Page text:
Leafy greens is a broad term for plant leaves eaten as a vegetable, which contain many nutrients. There is a variety of tastes and textures of leafy greens and depending on the type may taste better eaten raw or cooked. Spinach and lettuce taste sweeter and are more tender, kale and swiss chard are tougher, and mustard greens taste more bitter.
- Keep greens whole until you need to use them.
- Remove any discolored leaves before storing.
- To extend length: rinse with water, lay out on paper towels and roll up, secure with rubber band and store in refridgerator.
- Greens stay good for 3-5 days.
- If you have a salad spinner, chop greens, rinse in collander, spin, and store in the spinner with the lid on for up to a week!
- Some greens cook faster (spinach) than ones with heartier leaves (kale).
- Eat raw, steamed or sauteed.
- Bake kale for kale chips.
- Eat with a bit of fat (avocado, veg oil, nuts, nut butters) to get full nutrient benefit.
- Hearty greens can also be added to soups, scrambled with eggs, or a variety of other creative ideas.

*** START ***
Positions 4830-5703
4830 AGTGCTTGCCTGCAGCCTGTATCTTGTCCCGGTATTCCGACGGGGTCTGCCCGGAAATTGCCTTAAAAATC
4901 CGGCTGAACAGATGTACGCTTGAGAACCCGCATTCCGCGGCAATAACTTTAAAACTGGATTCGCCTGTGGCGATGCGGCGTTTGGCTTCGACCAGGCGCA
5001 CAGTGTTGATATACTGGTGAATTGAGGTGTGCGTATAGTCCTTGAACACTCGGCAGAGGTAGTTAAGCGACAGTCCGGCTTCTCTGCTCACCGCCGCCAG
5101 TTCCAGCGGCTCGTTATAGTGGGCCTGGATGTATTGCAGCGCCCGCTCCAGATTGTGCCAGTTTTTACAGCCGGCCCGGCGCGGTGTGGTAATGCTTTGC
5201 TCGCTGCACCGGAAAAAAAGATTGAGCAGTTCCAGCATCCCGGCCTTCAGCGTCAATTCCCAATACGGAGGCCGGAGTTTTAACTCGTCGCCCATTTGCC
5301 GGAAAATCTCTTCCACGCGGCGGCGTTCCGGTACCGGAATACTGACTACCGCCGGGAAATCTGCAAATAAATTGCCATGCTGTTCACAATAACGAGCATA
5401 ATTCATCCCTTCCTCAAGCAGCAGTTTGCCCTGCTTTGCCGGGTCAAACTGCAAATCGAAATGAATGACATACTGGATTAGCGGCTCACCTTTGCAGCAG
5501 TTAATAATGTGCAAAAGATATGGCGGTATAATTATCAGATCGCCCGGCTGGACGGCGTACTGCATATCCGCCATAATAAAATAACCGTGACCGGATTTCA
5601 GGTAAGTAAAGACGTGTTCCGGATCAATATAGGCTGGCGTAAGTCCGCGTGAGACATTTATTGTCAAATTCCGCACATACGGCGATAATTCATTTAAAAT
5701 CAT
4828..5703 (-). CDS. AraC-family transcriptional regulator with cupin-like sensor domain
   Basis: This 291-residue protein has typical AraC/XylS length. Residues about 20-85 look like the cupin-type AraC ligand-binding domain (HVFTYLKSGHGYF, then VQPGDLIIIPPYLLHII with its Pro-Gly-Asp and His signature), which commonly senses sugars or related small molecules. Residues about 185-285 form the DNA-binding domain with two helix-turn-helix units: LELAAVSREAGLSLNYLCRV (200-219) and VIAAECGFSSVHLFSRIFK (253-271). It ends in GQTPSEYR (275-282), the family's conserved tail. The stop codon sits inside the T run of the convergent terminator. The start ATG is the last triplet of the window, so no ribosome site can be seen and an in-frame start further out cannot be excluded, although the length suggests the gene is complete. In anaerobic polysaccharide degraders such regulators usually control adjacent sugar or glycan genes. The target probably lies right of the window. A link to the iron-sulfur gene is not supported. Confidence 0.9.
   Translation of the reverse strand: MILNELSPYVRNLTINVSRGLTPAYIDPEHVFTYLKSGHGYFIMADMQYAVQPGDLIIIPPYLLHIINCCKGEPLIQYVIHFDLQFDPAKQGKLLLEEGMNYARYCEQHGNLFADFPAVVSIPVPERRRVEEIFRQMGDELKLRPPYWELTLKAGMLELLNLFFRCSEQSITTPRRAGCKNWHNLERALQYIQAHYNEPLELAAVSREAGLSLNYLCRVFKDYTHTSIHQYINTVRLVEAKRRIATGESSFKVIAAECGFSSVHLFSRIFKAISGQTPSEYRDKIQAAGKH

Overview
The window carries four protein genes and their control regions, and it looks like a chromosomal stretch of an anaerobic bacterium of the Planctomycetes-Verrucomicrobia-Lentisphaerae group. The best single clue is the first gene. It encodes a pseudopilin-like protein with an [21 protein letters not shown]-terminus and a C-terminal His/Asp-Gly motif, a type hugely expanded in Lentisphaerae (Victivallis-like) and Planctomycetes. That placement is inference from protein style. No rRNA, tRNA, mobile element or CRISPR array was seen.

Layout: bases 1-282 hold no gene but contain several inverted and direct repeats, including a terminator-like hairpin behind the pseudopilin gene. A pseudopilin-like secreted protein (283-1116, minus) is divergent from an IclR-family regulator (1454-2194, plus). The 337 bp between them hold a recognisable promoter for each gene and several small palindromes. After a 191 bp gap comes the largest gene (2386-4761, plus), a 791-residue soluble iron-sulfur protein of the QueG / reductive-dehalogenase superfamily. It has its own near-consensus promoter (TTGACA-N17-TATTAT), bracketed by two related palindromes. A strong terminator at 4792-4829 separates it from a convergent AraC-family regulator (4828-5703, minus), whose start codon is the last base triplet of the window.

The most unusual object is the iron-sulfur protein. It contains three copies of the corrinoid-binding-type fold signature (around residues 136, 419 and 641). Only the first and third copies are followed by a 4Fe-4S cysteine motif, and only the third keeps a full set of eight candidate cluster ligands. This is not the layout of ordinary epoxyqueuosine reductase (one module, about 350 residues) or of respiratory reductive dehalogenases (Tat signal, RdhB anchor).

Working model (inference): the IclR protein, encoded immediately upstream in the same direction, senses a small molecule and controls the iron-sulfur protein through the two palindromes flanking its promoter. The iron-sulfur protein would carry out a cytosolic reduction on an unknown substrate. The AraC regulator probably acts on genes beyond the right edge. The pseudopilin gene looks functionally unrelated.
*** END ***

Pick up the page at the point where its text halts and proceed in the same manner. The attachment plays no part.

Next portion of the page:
Why It's Great
- B Vitamins helps our cells grow and stay healthy.
- Vitamin C keeps our immune system strong and helps our bodies heal quickly.
- Vitamin E protects cells in our body from damage and keeps our immune system healthy.
- Vitamin K helps our bodies heal quickly.
- Magnesium helps with muscle function and energy production.
- Potassium, a type of electrolyte, helps build muscle and keeps your heart healthy.
- Iron is essential for red blood cells and muscles.
- Calcium is good for bone health. Combine high calcium foods with with foods that contain Vitamin D for better absorption.
- A variety of phytonutrients including beta-carotene, lutein, and zeaxanthin, which protect our cells from damage and our eyes from age-related problems.
- Dark green leaves even contain small amounts of Omega-3 fats.